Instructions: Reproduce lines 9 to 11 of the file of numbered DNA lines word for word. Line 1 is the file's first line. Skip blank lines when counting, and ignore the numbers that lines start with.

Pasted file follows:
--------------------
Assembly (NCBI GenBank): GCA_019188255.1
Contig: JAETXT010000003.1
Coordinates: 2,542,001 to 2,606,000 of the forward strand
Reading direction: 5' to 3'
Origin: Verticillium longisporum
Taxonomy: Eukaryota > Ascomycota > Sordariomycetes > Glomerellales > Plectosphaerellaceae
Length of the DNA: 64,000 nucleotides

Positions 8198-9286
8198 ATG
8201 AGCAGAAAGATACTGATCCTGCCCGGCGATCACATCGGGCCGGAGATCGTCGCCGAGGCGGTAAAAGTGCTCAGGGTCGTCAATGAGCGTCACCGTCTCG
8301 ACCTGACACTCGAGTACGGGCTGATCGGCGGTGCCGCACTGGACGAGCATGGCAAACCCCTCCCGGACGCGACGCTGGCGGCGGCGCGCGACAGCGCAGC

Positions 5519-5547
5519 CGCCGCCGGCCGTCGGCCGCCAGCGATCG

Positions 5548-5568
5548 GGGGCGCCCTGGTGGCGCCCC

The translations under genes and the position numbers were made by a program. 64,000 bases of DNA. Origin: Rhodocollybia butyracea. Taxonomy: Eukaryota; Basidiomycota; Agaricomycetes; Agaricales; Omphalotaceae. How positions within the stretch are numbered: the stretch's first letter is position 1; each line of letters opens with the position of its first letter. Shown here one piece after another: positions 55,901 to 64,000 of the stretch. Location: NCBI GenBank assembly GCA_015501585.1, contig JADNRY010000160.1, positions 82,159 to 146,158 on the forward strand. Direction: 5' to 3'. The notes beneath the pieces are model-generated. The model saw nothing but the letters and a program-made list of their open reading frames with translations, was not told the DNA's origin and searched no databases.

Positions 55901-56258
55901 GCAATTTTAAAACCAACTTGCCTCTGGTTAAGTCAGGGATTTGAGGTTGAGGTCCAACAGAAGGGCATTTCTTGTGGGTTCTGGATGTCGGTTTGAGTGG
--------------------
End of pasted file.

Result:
8198 ATG
8201 AGCAGAAAGATACTGATCCTGCCCGGCGATCACATCGGGCCGGAGATCGTCGCCGAGGCGGTAAAAGTGCTCAGGGTCGTCAATGAGCGTCACCGTCTCG
8301 ACCTGACACTCGAGTACGGGCTGATCGGCGGTGCCGCACTGGACGAGCATGGCAAACCCCTCCCGGACGCGACGCTGGCGGCGGCGCGCGACAGCGCAGC